This panel explores the politics of documenting experiences of sexual violence during conflict situations. Through the perspective of historical and political anthropology it critically addresses the use of collective memory and the imbrication of 'agency' with time in these 'testimonial cultures.'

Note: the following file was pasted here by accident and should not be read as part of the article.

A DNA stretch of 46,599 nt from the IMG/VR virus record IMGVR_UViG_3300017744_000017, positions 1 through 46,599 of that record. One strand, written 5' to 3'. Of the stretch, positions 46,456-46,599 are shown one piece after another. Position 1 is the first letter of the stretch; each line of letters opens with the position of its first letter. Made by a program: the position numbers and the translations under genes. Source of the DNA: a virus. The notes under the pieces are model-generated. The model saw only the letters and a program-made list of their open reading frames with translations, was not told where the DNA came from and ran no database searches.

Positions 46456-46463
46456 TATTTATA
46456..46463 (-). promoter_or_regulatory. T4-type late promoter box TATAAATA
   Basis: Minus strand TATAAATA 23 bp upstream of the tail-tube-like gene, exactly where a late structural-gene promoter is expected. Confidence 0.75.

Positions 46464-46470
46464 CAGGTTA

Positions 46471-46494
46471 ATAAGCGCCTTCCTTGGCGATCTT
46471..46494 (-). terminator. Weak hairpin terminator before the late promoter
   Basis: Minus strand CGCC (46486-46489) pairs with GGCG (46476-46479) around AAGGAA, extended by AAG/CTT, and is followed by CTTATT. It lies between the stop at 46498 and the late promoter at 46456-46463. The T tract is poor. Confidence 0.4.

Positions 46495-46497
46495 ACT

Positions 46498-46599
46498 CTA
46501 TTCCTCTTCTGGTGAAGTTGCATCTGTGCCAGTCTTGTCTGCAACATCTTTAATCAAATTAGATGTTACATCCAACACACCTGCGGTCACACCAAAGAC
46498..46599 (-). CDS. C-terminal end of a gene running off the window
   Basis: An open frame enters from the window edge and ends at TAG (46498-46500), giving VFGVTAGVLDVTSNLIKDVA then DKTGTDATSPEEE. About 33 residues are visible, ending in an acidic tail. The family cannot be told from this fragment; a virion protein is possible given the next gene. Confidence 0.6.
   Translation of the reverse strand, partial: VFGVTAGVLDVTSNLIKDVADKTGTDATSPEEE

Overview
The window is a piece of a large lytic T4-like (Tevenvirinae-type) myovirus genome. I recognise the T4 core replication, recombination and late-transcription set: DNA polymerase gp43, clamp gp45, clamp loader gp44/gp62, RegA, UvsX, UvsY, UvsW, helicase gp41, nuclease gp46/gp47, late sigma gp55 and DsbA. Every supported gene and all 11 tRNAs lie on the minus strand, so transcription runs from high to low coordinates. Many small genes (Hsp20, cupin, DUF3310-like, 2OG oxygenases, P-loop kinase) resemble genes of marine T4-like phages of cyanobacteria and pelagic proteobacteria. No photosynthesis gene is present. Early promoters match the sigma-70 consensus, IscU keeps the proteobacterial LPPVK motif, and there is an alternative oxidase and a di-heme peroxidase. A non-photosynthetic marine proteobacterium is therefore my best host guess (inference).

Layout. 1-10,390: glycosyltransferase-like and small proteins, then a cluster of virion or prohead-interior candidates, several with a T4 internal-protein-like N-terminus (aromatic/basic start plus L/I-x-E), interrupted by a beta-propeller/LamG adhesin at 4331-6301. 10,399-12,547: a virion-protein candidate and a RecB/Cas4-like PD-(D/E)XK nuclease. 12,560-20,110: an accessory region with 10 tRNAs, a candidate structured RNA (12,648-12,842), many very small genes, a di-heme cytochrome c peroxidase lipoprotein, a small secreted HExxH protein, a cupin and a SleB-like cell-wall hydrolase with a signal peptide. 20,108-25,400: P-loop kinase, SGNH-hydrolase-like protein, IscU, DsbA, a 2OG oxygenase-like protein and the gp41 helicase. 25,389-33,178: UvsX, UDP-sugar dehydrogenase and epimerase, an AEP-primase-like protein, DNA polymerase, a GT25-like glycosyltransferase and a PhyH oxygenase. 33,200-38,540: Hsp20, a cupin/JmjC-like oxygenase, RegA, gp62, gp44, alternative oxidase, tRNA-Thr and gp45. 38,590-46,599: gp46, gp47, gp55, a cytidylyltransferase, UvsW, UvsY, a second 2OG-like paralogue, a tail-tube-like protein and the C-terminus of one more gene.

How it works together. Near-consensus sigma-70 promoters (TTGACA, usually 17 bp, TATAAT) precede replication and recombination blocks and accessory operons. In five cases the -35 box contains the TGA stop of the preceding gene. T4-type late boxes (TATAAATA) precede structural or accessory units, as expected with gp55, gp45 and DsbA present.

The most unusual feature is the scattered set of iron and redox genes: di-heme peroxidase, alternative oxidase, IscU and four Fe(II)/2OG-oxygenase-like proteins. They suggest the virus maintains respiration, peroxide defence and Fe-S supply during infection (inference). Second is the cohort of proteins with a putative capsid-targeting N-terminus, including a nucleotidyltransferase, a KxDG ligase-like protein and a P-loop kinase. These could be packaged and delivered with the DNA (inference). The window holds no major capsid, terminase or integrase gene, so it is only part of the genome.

This panel seeks to examine the processes through which sexual violence during conflicts is documented, in the context of post-conflict reparative work, performed at individual and collective levels, through the configurations in kinship, politics, time, memory and law. The panel seeks to move beyond 'the dominant and limited lens of silence, voice, shame, honour, gender, patriarchy, stigma, and ostracisation through which sexual violence is commonly understood. These categories also ensure a self-evident givenness and familiar comprehension about sexual violence enabling in the process a narrative closure' (Mookherjee 2015). Through the documentation of rape testimonies, experts acquire a narrative license to give 'voice', 'break the silence' and give 'agency' to the survivors which would apparently enable closure of their violent past and heal their futures. The panel seeks to map how bereft of historical political-economic contextualization, the prevalent understandings of sexual violence in post-conflict settings may veil past and present relations of power and powerlessness through the hierarchies of race, class, gender/sexuality, generations, religion, professions and visual economies which enables the framing of the raped. Instead the panel suggests new ways of thinking about sexual violence during conflict following recent ethnographies to interrogate how 'the everyday forms the future horizon' (Mulla 2014:30) in instances of sexual violence. Mookherjee, Nayanika 2015. The Spectral Wound. Sexual Violence, Public Memories and the Bangladesh War of 1971. Foreword by Veena Das. Duke UP. Mulla, Sameena. 2014. The Violence of Care: Rape Victims, Forensic Nurses and Sexual Assault Intervention. NY: NYU Press.